Further, we tried more polar extraction solvents without any other respective clean-up step, by just diluting the raw extract 1:2 with water. For this purpose methanol/water (8/2, v/v) and the extraction solvents acetonitrile/methanol/water (4/1/5, v/v/v) and acetonitrile/ methanol/water (3/1/1, v/v/v) developed for multi-mycotoxin analysis were tested [25]. The best recoveries and the lowest limit of quantification (LOQ) in lupin flour (results not shown) were accomplished by extraction with acetonitrile/methanol/water (3/1/1, v/v/v).

On the basis of this extraction solvent, we tried freezing out, salting-out with NaCl and solid-phase extraction (reversed-phase, cation- and anion-exchange materials and Bond Elut mycotoxin) as a clean-up of the extracts. None of these procedures resulted in a lower LOQ or higher recovery rates on spiked samples (data not shown). Another possibility for the removal of matrix influences was tested by using detection with MS³. Although the more selective MS³ measurement achieved a lower matrix background, the signals showed little reproducibility in the low concentration region of less than 5 ng/mL phomopsin A (Figure 2). Therefore, we could not gain a lower LOQ using MS³- instead of MS/MS-detection.

Figure 2: Chromatograms of a spiked lupin extract (0.9 µg/mL), detected with MS3 and MS/MS. Decreased matrix background around the target peak time with MS3.

Figure 2: Chromatograms of a spiked lupin extract (0.9 µg/mL), detected with MS³ and MS/MS. Decreased matrix background around the target peak time with MS³.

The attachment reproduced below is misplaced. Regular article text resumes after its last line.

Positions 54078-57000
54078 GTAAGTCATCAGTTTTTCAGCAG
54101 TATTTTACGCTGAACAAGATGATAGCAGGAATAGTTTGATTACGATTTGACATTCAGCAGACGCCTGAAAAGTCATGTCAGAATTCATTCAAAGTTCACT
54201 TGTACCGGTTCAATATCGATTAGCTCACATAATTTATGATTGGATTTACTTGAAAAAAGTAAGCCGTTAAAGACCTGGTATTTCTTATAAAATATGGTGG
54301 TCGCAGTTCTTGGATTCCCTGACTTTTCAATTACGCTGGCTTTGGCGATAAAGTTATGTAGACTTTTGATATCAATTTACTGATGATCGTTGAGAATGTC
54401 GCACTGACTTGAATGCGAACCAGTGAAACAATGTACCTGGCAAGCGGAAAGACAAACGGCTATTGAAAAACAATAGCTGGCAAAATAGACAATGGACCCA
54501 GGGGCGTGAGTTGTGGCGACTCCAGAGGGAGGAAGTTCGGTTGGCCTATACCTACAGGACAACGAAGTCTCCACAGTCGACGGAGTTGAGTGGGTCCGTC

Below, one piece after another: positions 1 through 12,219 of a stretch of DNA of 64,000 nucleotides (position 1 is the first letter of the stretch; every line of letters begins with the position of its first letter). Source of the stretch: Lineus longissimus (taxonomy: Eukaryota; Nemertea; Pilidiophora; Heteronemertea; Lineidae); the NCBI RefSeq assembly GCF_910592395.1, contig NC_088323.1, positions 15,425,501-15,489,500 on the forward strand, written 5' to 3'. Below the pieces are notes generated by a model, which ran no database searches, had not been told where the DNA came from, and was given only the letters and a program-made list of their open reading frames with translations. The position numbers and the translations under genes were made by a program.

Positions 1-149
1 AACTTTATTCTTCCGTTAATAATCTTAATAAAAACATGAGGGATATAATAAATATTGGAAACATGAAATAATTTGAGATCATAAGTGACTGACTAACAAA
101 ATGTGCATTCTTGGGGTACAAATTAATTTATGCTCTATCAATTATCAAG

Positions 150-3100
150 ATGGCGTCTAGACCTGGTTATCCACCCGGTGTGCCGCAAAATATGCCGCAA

By extraction with acetonitrile/methanol/water (3/1/1, v/v/v) and quantification via matrix matched calibration (MMC), we still obtained recoveries of only 60–80 % (matrix-dependent). Other working groups, e. g. de Nijs et al. (2013), had the same experiences [22, 24] . Both methods are “dilute & shoot” methods, containing hardly any steps during extraction where analyte loss could occur. One explanation for the analyte loss could be the adsorption of phomopsin A to the materials used. The influence of different extraction vessel materials on the extraction of different peptides was determined by Goebel-Stengel et al. (2011) [26] . They described in their work how the choice of material could have an influence of up to 70 % on the recovery. Polypropylene tubes (Sarstedt, Nümbrecht, Germany) were used by de Nijs et al. (2013) and during our method development [24]. By using borosilicate tubes, we increased the recovery rates for the matrices lupin coffee and wheat flour by 6 % (Figure 3). No enhanced recovery rates were obtained for lupin flour. This indicates that there could be a further reason for analyte loss in this matrix, besides adsorption on the extraction vessel surface. Compared to the three tested matrices, lupin flour contains a high amount of proteins. As described by Cornwell et al. (1958) regarding amino acids and peptides, loss of phomopsin A could be due to irreversible adsorption on matrix proteins during the extraction